The anti-carcinogenic properties of curcumin are pleiotropic and are based on its effects on both, the tumor cells and the tumor microenvironment. For example, curcumin can modulate inflammatory pathways and tumor progression and metastasis, affecting tumor cell survival, proliferation, and invasiveness (Gupta et al. 2010). Curcumin as well as other plant-derived natural polyphenols such as EGCG or resveratrol, induce epigenetic changes (inhibition of DNA methyltransferases (DNMTs), regulation of histone acetyltransferases (HATs) and HDACs, or microRNA modulation) (Gonwa et al. 1989) that lead to suppression of EMT and metastasis (Bandyopadhyay 2014; Bachmeier et al. 2007; Kunnumakkara et al. 2008).

The anti-metastatic action of curcumin involves inhibition of MMP-2, − 9, and MT1-MMP (Ohashi et al. 2003; Kim et al. 2012) (Fig. 4). Curcumin acts as specific supressor of p300/CREB-binding protein and affects major signalling pathways, protein tyrosine kinases and cytokines such as MAPK (Kim et al. 2012), JAK2/STAT3, Src/Akt (Saini et al. 2011), c-Jun/AP-1 (Collett & Campbell 2004), PKC (Garg et al. 2008), sonic hedgehog (Elamin et al. 2010), CXCL1 and 2 (Killian et al. 2012), etc. It also inhibits HDACs 1, 3, and 8 and HATs enzyme activities and modulates chromatin modification (Balasubramanyam et al. 2004; Reuter et al. 2011). In addition, curcumin suppresses NF-κB signaling by negative modulation of IKK, either directly or through action of its upstream activators (Bharti et al. 2003; Jobin et al. 1999), preventing in such a way phosphorylation of IκB (Plummer et al. 1999). Curcumin abolishes the DNA binding of NF-κB and inhibits reporter gene expression in H1299 non-small cell lung carcinoma cell line, thus downregulating MMP-9 activation (Shishodia et al. 2003). In mice, where MDA-MB-231 breast cancer cells were injected intracardiac, oral curcumin administration significantly reduced the number of lung metastases (Bachmeier et al. 2007). This effect was most likely a result of inhibition of NF-κB activity and transcriptional downregulation of AP-1 and downregulation of cyclin D1, COX-2, and MMP-9, which further leads to inhibition of the breast cancer cell metastasis (Aggarwal et al. 2005; Kim et al. 2012).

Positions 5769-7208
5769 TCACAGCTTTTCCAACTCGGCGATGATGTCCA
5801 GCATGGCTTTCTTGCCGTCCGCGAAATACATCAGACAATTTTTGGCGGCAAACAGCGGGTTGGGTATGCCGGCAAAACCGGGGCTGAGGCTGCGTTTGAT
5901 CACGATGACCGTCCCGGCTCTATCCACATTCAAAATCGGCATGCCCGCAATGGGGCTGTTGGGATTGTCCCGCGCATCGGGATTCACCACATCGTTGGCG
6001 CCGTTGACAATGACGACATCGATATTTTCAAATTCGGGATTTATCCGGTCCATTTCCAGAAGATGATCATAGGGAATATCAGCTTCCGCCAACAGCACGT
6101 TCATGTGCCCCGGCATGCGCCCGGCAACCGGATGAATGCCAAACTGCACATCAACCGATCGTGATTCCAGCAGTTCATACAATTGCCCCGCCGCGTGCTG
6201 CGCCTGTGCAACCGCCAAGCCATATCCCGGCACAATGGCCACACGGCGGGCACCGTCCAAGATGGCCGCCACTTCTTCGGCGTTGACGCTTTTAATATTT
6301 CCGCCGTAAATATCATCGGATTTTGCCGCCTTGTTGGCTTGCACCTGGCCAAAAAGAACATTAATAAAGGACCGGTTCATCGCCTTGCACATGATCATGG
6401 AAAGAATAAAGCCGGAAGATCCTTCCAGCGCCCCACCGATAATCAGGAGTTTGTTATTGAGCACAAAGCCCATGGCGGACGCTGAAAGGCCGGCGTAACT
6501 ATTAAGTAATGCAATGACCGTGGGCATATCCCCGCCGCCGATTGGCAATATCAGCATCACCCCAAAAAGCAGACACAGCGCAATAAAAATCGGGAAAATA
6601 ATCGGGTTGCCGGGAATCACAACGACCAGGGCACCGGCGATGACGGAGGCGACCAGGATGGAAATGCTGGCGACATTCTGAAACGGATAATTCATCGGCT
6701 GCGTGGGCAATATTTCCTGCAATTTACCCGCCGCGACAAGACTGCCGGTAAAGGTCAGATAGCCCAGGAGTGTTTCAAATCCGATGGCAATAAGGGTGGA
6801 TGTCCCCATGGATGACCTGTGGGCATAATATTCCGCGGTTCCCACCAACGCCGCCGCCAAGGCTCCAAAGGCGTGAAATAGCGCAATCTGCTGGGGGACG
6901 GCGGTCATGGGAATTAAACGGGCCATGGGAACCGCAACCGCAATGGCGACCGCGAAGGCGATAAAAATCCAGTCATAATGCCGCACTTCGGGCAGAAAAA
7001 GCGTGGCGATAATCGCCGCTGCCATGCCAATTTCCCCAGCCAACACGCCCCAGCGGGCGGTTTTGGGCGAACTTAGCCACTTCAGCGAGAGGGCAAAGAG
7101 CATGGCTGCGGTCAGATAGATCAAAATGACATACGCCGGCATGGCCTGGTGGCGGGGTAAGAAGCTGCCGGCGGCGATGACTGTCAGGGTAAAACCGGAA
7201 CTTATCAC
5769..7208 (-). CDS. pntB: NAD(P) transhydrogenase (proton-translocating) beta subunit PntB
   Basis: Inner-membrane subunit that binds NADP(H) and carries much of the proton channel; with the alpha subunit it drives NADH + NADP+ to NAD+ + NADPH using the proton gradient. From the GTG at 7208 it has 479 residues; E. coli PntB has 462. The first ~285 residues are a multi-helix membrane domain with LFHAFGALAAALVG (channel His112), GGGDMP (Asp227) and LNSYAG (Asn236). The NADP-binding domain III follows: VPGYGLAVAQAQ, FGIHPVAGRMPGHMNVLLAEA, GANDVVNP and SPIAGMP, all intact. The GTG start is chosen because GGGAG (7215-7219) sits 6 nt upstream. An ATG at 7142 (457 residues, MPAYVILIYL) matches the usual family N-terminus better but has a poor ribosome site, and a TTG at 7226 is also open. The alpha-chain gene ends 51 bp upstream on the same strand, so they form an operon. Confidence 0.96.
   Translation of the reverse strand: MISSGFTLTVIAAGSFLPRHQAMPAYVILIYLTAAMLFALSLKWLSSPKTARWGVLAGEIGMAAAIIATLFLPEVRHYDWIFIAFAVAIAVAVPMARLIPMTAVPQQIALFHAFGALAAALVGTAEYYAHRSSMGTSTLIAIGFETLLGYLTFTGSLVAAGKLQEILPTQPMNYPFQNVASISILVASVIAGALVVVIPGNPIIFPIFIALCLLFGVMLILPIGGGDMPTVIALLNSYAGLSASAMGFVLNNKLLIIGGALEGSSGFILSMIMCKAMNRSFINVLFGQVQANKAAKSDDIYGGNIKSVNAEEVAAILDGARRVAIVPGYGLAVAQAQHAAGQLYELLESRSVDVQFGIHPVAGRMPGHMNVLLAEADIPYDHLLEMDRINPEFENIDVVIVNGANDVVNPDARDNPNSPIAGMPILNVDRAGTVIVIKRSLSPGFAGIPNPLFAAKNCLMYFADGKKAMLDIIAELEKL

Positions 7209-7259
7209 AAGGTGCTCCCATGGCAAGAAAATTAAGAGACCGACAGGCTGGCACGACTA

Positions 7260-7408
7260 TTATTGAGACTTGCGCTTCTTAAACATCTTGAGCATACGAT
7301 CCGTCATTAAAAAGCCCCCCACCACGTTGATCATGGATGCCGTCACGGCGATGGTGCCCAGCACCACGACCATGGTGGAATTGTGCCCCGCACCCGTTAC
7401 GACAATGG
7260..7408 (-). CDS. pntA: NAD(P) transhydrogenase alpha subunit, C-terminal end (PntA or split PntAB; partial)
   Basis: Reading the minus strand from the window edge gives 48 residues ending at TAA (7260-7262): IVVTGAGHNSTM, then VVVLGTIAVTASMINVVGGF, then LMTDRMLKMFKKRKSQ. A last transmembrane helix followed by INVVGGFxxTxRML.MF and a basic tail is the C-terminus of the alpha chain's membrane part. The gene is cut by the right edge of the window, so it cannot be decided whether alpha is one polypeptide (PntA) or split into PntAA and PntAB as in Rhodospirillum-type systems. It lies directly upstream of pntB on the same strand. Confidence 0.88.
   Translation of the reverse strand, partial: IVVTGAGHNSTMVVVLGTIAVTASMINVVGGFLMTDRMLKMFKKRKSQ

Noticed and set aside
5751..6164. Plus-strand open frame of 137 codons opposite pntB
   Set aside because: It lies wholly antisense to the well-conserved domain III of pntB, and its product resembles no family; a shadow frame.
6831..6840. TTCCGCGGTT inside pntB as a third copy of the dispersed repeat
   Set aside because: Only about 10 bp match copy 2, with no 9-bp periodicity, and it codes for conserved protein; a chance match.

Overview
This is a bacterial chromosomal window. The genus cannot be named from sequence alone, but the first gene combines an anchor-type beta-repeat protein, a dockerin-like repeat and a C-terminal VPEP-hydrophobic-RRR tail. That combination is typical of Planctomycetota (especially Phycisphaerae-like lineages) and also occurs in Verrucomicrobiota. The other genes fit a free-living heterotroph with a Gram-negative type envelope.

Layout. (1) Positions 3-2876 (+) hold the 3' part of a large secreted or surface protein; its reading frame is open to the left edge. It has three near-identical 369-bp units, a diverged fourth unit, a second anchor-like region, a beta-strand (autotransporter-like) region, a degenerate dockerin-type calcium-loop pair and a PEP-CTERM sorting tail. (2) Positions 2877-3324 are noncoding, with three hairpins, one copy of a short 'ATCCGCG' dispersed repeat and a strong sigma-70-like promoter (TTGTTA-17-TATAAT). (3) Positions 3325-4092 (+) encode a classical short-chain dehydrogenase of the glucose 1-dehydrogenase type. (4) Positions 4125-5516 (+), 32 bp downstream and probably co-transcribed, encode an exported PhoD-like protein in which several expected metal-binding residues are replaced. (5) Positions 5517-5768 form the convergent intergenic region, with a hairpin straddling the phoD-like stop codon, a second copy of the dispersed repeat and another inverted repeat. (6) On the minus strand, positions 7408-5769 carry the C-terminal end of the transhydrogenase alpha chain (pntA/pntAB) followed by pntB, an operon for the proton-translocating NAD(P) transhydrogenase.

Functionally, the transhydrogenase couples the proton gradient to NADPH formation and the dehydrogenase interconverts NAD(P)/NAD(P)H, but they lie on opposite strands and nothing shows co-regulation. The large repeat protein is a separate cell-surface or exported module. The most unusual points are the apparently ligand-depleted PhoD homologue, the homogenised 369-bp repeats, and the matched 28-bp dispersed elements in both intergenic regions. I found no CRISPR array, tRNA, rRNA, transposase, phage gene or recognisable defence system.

Fig. 4
Fig. 4

Effects of curcumin on breast cancer metastasis

Chronic inflammation is considered to be a major factor in tumor progression. For example, chronic prostatitis, chronic obstructive pulmonary disease, inflammatory bowel disease or chronic pancreatitis – all represent risk factors for developing prostate, lung, colon or pancreatic cancer. Curcumin inhibits chronic inflammation by disrupting the feedback loop between NF-κB and the pro-inflammatory cytokines, CXCL-1 and -2 (reviewed by Bandyopadhyay (Bandyopadhyay 2014)).

By inhibiting NF-κB signaling, curcumin suppresses metastasis in the very early stages of EMT. In lipopolysaccharide (LPS)-induced EMT in MCF-7 and MDA-MB-231 cells, curcumin downregulated the expression of vimentin and upregulated those of E-cadherin as well as inhibited LPS-induced morphological transformation of the cells through inactivation of NF-κB-SNAIL signaling pathway (Huang et al. 2013).

Curcumin acts also as a phytoestrogen (Bachmeier et al. 2010). The anti-proliferative effects of curcumin were found to be estrogen-dependent in ER-positive MCF-7 counteracting the estrogen responsive element (ERE)-CAT activities of estradiol (Shao et al. 2002). HER2/neu-positive or tamoxifen-resistant breast tumors are associated with specific microRNA signature, including overexpression of miR-181 (Miller et al. 2008; Lowery et al. 2009). In breast cancer, curcumin was shown to inhibit metastasis by inducing the expression of miR-181b and downregulatinng those of CXCL-1 and -2 (Kronski et al. 2014).

A variety effects on tumor microenvironment were described after curcumin treatment. In colon cancer, curcumin interacts with the stromal fibroblasts in the colon tumor microenvironment thus suppressing their crosstalk with CSCs (Buhrmann et al. 2014). Treatment with curcumin-polyethylene glycol conjugate (an amphiphilic curcumin-based micelle) suppressed the percentage of myeloid-derived suppressor cells (MDSCs), which was suggested to be the reason behind the observed inhibition of Treg and the activation of the effector T-cells (Lu et al. 2016). Combination of curcumin and ECGC inhibits colorectal carcinoma microenvironment-induced angiogenesis by activating JAK/STAT3/IL-8 signaling pathway (Jin et al. 2017). Curcumin downregulates the expression of VEGF as shown in prostate cancer cells (Gupta et al. 2013) and blocked IL-1 and VEGF expression in chondrosarcoma cells (Kalinski et al. 2014).